I am a Ph.D. student in the Cornell University department of linguistics and a consultant at the National Institute of Standards and Technology. My main research interests are in computational models of computational semantics and undsupervised learning for syntax and semantics. In particular, I am interesting in realistic computational learning algorithms and finite-state representations of knowledge and meaning. My research involves the interface between syntax and semantics as well as the relationship between computer science, linguistics, and cognitive science.
I am currently working on a model of possible world semantics capable of efficiently representing regular sets of worlds and relations between them. The system is fully compositional, with well-defined lexical semantics. Though the system is somewhat limited in its expressive power, it is capable of representing many semantic operations, including definiteness, modality, plurality, and presupposition. The system can efficiently be used for applications such as natural language interfaces for games or knowledge systems, and provides insight into the cognitive science of language-based reasoning.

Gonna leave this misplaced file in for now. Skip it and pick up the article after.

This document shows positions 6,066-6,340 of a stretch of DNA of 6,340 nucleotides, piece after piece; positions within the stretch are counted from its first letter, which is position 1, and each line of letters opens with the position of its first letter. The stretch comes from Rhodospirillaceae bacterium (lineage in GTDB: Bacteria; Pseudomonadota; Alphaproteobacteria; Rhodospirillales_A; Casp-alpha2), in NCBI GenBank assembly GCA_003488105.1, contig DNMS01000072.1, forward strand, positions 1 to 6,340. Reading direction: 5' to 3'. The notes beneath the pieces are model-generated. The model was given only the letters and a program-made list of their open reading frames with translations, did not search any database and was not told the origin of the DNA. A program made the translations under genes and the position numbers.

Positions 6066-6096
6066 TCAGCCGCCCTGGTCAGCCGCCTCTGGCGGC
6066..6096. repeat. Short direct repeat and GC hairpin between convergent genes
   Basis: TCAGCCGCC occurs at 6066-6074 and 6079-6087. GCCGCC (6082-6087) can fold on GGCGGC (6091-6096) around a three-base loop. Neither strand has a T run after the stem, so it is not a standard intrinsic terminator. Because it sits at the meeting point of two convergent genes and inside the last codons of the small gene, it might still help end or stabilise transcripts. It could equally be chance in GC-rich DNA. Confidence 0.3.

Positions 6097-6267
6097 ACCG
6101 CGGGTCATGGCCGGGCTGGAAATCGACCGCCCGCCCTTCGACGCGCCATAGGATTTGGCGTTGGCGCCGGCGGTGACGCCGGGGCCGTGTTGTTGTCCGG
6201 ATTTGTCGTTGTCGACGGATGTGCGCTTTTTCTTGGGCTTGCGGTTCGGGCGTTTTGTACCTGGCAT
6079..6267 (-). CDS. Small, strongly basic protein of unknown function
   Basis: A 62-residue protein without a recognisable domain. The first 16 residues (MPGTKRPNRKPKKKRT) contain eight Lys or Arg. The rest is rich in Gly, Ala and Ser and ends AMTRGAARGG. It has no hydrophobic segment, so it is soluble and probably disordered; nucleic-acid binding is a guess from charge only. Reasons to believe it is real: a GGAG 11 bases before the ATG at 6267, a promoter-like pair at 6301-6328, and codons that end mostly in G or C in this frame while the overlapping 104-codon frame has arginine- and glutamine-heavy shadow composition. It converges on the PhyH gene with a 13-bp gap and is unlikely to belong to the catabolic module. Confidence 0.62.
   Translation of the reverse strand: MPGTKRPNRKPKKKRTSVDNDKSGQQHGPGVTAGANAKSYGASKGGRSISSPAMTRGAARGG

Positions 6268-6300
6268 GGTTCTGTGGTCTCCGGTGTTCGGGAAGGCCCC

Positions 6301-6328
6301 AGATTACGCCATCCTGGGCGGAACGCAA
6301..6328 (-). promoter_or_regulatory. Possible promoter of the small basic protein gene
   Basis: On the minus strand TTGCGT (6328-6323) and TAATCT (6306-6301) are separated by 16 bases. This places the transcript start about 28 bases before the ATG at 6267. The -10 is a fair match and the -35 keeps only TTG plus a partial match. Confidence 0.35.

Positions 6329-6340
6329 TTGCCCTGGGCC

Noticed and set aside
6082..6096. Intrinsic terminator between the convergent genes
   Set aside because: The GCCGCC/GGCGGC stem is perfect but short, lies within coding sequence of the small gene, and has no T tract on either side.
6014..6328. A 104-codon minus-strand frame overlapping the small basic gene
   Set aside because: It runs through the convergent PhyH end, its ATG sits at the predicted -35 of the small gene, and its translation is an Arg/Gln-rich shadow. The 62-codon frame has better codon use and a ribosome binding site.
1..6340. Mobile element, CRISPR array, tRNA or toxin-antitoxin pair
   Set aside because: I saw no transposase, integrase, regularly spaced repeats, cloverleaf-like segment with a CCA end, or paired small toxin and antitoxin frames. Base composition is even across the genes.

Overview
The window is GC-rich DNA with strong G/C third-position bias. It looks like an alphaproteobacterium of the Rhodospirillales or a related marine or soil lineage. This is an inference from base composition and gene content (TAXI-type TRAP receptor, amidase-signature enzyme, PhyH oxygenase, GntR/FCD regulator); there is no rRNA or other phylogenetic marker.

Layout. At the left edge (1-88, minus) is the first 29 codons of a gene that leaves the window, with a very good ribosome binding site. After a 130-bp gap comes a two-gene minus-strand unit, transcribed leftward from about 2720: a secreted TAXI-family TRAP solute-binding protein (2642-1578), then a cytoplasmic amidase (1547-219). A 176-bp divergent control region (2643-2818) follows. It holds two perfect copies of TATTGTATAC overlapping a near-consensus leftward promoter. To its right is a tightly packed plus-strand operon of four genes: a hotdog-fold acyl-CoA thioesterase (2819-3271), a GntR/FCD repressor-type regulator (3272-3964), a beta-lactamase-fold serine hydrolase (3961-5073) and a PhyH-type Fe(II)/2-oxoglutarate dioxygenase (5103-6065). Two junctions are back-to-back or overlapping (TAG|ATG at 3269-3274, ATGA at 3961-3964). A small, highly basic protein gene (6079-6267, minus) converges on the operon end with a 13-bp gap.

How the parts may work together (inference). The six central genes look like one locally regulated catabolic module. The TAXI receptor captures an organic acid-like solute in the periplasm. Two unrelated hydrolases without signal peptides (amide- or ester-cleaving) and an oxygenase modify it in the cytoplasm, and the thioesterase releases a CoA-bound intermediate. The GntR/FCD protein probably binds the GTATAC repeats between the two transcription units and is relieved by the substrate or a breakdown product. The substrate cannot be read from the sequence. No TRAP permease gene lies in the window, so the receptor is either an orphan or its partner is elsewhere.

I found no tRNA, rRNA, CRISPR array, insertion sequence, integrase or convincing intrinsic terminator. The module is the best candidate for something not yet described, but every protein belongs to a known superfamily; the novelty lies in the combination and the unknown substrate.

I am also working on an algorithm for unsupervised learning of syntax in various formalisms, including Combinatory Categorial Grammars, Relational Grammars, and Minimalist Grammars. This algorithm learns purely from strings, using probabilistic heuristics to improve learnability.
I have worked on the editing team for Semantics and Linguistic Theory 26 and 26 and I am currently on the organizing committe for NELS 49. I have also helped run several workshops for the Cornell Linguistics Circle on topics including natural language processing, LaTeX for linguists, and basic web development.